The Hesperian / (Lincoln, Neb.) 1885-1899, November 24, 1892, Page 16, Image 16

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f.w (-v " at
'" Pa x Au3. MR
W , cyx flu
Tlic first College or University Literary
Societies were in the nature of a revolt
against narrowness, hard-and-fast conditions,
oracular assertions on the part of alleged in
structors, and undao devotion to medieval
methods in education. The demand for live
topics and for freedom of discussion led to
this volunteer work outside of the curriculum.
It was almost the only breath of fresh air
that ever reached the inner cloisters of the
earlier schools. The subjects treated were
sulliciently grave but were not antiquated,
tho discussions wore free and strong without
loss of dignity. The work differed from
that of the curriculum in that it was the work
of young men rather than of old men, and that
it looked forward rather than backward.
In the new world the school district be
camo if not tho unit of political life at least
the inscribed circle of social life. The school
house (which then as now was often the
general "meeting house") was the oneplnco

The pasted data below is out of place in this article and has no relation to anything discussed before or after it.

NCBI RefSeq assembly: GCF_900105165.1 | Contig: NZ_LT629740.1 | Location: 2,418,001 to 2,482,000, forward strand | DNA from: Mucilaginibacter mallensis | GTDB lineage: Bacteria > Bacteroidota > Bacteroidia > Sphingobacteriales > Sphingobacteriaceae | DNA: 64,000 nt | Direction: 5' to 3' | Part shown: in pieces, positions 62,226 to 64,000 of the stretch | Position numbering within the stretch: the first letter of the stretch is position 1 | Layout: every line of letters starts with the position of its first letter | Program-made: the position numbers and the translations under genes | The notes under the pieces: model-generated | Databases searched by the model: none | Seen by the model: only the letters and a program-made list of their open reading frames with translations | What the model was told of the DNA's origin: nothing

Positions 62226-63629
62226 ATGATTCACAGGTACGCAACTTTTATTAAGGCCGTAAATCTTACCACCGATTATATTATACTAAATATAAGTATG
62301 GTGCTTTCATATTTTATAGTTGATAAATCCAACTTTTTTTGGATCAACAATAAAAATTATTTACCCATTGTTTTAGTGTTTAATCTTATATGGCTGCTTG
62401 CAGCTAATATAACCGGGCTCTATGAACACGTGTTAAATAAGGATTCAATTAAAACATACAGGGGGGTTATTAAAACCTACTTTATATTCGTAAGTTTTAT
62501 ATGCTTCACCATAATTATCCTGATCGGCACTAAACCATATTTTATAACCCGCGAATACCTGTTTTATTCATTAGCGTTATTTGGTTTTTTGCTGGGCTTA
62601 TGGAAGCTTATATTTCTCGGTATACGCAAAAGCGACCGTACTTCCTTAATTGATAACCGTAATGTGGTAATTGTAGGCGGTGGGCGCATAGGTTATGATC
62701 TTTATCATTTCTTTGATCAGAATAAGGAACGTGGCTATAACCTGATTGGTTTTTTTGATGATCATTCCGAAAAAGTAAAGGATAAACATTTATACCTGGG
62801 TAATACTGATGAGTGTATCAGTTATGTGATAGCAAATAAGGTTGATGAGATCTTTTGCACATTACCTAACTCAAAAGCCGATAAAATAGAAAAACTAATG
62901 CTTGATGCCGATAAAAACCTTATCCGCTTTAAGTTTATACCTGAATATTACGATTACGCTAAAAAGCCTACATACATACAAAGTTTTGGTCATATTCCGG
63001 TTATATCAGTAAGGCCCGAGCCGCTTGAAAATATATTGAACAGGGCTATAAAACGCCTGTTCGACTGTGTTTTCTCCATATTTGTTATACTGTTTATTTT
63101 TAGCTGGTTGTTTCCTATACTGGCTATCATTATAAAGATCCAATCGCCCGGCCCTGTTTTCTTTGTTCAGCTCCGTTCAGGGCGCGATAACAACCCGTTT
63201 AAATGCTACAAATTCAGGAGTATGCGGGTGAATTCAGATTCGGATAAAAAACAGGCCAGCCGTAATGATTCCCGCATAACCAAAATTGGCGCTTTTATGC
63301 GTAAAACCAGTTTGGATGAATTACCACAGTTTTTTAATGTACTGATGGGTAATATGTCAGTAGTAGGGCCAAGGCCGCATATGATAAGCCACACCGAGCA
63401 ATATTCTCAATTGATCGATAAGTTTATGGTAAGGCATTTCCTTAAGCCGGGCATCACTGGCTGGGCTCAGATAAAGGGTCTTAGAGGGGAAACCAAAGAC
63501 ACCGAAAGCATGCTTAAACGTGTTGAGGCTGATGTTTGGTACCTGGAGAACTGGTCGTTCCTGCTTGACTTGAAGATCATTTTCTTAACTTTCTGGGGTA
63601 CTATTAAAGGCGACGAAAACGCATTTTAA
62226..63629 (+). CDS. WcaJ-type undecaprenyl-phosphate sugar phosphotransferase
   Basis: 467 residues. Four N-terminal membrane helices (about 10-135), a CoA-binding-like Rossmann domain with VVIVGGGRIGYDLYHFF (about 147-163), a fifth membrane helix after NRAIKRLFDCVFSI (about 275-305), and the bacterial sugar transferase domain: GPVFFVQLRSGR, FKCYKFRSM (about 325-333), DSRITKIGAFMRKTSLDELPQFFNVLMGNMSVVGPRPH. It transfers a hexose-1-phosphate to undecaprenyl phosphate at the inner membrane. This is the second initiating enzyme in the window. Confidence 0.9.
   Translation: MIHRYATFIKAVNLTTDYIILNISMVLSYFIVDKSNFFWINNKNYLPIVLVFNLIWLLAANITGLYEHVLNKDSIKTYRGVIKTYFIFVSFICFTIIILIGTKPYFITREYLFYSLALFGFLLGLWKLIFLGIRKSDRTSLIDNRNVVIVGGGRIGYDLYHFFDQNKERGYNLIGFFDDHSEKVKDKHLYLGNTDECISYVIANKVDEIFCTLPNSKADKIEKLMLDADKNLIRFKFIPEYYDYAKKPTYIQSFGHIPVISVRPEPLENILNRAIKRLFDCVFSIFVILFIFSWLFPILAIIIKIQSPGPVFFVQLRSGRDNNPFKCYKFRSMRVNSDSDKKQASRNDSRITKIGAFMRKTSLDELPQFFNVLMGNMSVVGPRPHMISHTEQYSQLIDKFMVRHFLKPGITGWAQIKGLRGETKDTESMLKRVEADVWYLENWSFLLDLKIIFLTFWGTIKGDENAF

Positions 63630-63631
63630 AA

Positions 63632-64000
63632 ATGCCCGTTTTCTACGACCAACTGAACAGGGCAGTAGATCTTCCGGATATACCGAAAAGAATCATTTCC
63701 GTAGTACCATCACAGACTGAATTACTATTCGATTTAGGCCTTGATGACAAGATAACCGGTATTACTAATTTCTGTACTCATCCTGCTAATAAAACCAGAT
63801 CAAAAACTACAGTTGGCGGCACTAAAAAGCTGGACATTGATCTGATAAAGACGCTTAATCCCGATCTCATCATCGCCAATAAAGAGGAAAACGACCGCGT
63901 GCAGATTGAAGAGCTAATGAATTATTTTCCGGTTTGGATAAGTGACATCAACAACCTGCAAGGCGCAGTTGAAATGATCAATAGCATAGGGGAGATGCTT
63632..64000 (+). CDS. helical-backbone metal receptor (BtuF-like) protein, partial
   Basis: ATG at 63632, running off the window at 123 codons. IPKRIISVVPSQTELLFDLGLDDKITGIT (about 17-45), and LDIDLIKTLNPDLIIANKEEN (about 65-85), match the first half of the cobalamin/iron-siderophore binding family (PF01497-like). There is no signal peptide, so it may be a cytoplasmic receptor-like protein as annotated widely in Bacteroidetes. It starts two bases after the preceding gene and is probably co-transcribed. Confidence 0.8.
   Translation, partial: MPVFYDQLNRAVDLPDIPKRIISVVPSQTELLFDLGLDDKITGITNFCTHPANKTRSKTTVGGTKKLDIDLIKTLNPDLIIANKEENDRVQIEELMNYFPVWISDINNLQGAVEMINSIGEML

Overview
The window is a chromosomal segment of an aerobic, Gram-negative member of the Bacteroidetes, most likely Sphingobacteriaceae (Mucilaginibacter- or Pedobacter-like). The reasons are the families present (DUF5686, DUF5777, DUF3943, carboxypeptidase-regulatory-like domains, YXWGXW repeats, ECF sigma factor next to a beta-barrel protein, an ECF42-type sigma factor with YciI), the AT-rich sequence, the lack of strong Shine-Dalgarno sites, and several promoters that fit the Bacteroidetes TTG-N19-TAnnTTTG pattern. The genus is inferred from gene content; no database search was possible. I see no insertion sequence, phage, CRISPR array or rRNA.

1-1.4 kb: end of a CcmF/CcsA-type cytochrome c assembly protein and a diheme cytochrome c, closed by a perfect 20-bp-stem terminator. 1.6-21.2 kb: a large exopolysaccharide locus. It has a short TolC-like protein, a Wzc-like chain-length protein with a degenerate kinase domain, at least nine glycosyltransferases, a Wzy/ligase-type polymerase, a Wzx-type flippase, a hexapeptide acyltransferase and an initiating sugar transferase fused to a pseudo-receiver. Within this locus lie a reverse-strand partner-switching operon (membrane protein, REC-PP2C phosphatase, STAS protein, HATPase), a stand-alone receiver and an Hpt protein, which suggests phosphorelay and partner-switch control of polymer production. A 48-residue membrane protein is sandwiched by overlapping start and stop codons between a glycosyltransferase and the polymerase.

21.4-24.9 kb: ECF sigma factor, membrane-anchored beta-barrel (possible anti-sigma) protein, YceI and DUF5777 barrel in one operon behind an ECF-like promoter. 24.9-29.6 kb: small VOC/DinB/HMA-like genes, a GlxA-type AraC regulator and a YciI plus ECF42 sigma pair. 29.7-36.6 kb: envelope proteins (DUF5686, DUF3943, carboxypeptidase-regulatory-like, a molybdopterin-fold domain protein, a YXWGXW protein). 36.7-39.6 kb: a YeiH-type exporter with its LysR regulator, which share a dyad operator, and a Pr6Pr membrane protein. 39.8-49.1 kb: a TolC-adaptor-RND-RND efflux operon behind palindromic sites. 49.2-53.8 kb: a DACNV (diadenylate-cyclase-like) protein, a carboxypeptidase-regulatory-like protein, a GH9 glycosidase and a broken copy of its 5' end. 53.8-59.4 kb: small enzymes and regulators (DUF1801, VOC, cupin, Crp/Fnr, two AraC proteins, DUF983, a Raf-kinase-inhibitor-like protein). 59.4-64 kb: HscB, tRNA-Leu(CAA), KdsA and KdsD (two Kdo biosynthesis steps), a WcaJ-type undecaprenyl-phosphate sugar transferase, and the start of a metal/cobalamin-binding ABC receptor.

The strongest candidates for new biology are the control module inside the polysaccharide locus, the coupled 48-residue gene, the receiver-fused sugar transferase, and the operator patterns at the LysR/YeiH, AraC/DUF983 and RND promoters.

towards which social, civil, religious and
educational lines converged. Under these
conditions arose meetings half social, half
literary; partly for amusement, partly for
profitable instruction; with a program that
would attract both young and old, the wise
and tho otherwise. For many years these
gatherings, under various names, were pop
ular and successful; nor have they yet en
tirely lost their hold on public favor. Tho
"Liter'y" is not unknown in many school
districts in Nebraska and other western
With tradition in favor of something of
this sort in connection with institutions of
higher learning, and with impressions of
tho "Liter'y" quite clearly in mind, it is not
difficult to understand how University Liter
ary Socitios in the wosttookon their present
shape and form. They are a composite; and
not always with features in equipoise
There is a tendency at least towards undue